Turkey Now Has Swarming Suicide Drones It Could Export
This is yet another wake-up call to the threat that low-end weaponized hobby-like drones pose and how widespread they will become.
The Turkish military reportedly plans to buy more than 500 quad-copter-type Kargu series loitering munitions, or suicide drones, in the near term. The Kargus, at present, can operate in semi-autonomous or manually-controlled modes, but work is underway to give up to 20 of them the ability to carry out mass attacks as a swarm, which could give Turkey's troops a potentially game-changing new capability.
Turkey's state-run Anadolu Agency news outlet first reported that Defense Technologies Engineering and Trade Inc., also known by its Turkish acronym STM, was expecting to deliver the hundreds of drones to the Turkish armed forces on June 15, 2020. It's not clear if this total order for "over 500" of the drones includes or is in addition to a purchase agreement for 356 Kargus that the Turkish government itself announced in January.
STM introduced the first generation Kargu in 2017 and the Turkish military first began receiving small numbers of the improved Kargu-2 variant last year. Turkish forces have reportedly at least deployed, if not employed, the drones during operations along the country's border with Syria last year.
The manufacturer says that Kargu, a name that literally translates as "hawk" in Turkish, and which is also used to refer to small mountain watchtowers, "has been engineered specifically for anti-terror and asymmetric warfare scenarios." The 15-pound Kargu-2 can fly at up to 90 miles per hour and can remain airborne for up to 30 minutes. It has a line-of-sight control link with a range of around six miles.
The Kargu-2 can also fly higher, has a longer range, and has the ability to remain in a designated area for a longer period of time compared to the earlier models. It also has updated targeting capabilities and improvements to reduce its auditory signature, the latter of which helps reduce the chance that an opponent will spot the drone before it's too late.
An operator on the ground can manually control any of the Kargu series drones and use their onboard sensors, which includes electro-optical and infrared video cameras and a laser imaging system, or LIDAR, to conduct general surveillance and identify and track targets. They can then direct the quad-copters to attack a designated threat, even if it's on the move. The loitering munitions can also safely return to their operators for re-use if no targets are found.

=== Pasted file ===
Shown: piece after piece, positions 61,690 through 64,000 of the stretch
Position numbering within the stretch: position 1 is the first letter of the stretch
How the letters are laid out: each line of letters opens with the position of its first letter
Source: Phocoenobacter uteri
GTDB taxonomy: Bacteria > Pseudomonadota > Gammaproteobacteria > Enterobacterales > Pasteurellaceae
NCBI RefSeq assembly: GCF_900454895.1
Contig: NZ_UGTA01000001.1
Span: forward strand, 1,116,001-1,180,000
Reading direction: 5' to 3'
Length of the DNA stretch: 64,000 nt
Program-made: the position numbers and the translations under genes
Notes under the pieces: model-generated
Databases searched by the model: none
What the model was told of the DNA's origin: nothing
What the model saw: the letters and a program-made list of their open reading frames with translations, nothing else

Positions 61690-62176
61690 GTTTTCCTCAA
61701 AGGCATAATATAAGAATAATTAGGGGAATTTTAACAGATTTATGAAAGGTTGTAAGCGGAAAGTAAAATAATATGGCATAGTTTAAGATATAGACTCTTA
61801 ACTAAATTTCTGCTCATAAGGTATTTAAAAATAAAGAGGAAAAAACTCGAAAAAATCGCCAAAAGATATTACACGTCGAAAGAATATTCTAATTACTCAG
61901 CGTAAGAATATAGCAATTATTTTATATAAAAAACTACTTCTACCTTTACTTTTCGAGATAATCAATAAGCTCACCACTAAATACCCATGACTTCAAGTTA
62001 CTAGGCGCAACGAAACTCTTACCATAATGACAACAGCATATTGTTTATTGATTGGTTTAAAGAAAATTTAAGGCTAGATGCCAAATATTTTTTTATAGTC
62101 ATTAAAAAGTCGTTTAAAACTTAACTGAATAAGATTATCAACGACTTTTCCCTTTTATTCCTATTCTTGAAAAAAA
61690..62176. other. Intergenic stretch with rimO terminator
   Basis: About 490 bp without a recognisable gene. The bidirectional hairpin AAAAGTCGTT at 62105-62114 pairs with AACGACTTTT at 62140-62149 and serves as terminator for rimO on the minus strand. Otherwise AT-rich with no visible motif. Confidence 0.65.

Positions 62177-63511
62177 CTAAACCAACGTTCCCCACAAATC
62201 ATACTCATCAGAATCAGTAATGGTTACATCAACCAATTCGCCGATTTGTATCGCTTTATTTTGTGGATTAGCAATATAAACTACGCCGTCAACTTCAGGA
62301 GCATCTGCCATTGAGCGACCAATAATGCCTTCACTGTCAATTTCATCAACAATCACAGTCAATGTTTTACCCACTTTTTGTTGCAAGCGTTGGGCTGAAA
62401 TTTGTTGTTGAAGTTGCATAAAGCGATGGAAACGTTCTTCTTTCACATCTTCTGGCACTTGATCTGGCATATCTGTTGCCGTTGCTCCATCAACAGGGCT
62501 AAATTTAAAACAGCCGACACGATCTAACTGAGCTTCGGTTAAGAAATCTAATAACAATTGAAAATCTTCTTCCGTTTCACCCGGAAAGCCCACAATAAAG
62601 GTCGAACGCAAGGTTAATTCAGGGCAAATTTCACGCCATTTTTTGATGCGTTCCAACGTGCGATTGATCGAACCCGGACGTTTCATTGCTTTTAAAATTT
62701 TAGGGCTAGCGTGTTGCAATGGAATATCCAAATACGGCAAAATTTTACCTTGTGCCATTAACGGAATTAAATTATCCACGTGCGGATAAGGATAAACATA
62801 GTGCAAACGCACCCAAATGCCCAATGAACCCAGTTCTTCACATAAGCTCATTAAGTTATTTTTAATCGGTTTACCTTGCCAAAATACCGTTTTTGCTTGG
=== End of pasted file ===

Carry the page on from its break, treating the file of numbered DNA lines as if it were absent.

The drones can carry one of three different types of warheads, including a high-explosive fragmentation one for engaging personnel and other unarmored targets in the open, a thermobaric type good for targets in confined spaces such as buildings or caves, and a shaped charge for attacking lightly armored threats. Each one weighs around three pounds. The drone's warhead can also be set to function on impact or airburst above the target, the latter being a feature particularly useful for the fragmentation and thermobaric types.
The operator can also employ the Kargus as a traditional missile against fixed targets. In this method of attack, the drone would use its GPS navigation system to strike the desired location.
The Kargu series of drones can also operate in a semi-autonomous mode, wherein the operator directs the quad-copter to fly to a certain area and then detect and engage targets on its own. As long as the line-of-sight control link remains unbroke, the operator remains in-the-loop throughout the process and can redirect the drone or abort its attack, if necessary. Israel has long been a pioneer of these kinds of man-in-the-loop control systems, which are now the default for most suicide drones and have become increasingly popular on other types of munitions, as well.
Most importantly, however, last year, STM announced it was working to give the Kargu family of drones additional autonomy and the ability to work together in large swarms. The swarming technology is in development as part of a larger Turkish government program known as Kerkes, which is also looking to develop systems to improve the ability of drones to operate in GPS-denied environments, something that is increasingly a very real threat.